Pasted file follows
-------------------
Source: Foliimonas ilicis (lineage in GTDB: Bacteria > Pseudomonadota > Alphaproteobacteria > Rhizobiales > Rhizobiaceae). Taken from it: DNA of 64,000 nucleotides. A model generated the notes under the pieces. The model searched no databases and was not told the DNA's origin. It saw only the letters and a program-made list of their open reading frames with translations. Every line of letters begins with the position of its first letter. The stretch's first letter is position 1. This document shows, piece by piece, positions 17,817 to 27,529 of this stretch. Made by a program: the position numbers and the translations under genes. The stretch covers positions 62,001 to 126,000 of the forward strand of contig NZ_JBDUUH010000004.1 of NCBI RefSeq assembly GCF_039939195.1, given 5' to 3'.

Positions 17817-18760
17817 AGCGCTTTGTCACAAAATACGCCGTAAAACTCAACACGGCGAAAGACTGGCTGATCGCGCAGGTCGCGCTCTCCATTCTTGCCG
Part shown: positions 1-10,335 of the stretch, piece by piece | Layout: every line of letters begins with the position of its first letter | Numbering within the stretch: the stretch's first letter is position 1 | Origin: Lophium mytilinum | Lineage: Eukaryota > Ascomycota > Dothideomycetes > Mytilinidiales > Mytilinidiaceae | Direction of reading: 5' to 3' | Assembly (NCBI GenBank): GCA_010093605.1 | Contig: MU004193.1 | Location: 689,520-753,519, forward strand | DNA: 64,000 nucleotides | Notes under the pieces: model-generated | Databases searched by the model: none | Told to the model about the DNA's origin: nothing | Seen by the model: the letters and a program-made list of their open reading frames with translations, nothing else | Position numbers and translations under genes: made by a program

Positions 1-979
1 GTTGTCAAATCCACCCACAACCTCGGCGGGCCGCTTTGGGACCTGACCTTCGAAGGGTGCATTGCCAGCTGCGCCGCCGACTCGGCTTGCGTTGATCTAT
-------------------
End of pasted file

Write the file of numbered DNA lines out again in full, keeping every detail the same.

Source: Foliimonas ilicis (lineage in GTDB: Bacteria > Pseudomonadota > Alphaproteobacteria > Rhizobiales > Rhizobiaceae). Taken from it: DNA of 64,000 nucleotides. A model generated the notes under the pieces. The model searched no databases and was not told the DNA's origin. It saw only the letters and a program-made list of their open reading frames with translations. Every line of letters begins with the position of its first letter. The stretch's first letter is position 1. This document shows, piece by piece, positions 17,817 to 27,529 of this stretch. Made by a program: the position numbers and the translations under genes. The stretch covers positions 62,001 to 126,000 of the forward strand of contig NZ_JBDUUH010000004.1 of NCBI RefSeq assembly GCF_039939195.1, given 5' to 3'.

Positions 17817-18760
17817 AGCGCTTTGTCACAAAATACGCCGTAAAACTCAACACGGCGAAAGACTGGCTGATCGCGCAGGTCGCGCTCTCCATTCTTGCCG
Part shown: positions 1-10,335 of the stretch, piece by piece | Layout: every line of letters begins with the position of its first letter | Numbering within the stretch: the stretch's first letter is position 1 | Origin: Lophium mytilinum | Lineage: Eukaryota > Ascomycota > Dothideomycetes > Mytilinidiales > Mytilinidiaceae | Direction of reading: 5' to 3' | Assembly (NCBI GenBank): GCA_010093605.1 | Contig: MU004193.1 | Location: 689,520-753,519, forward strand | DNA: 64,000 nucleotides | Notes under the pieces: model-generated | Databases searched by the model: none | Told to the model about the DNA's origin: nothing | Seen by the model: the letters and a program-made list of their open reading frames with translations, nothing else | Position numbers and translations under genes: made by a program

Positions 1-979
1 GTTGTCAAATCCACCCACAACCTCGGCGGGCCGCTTTGGGACCTGACCTTCGAAGGGTGCATTGCCAGCTGCGCCGCCGACTCGGCTTGCGTTGATCTAT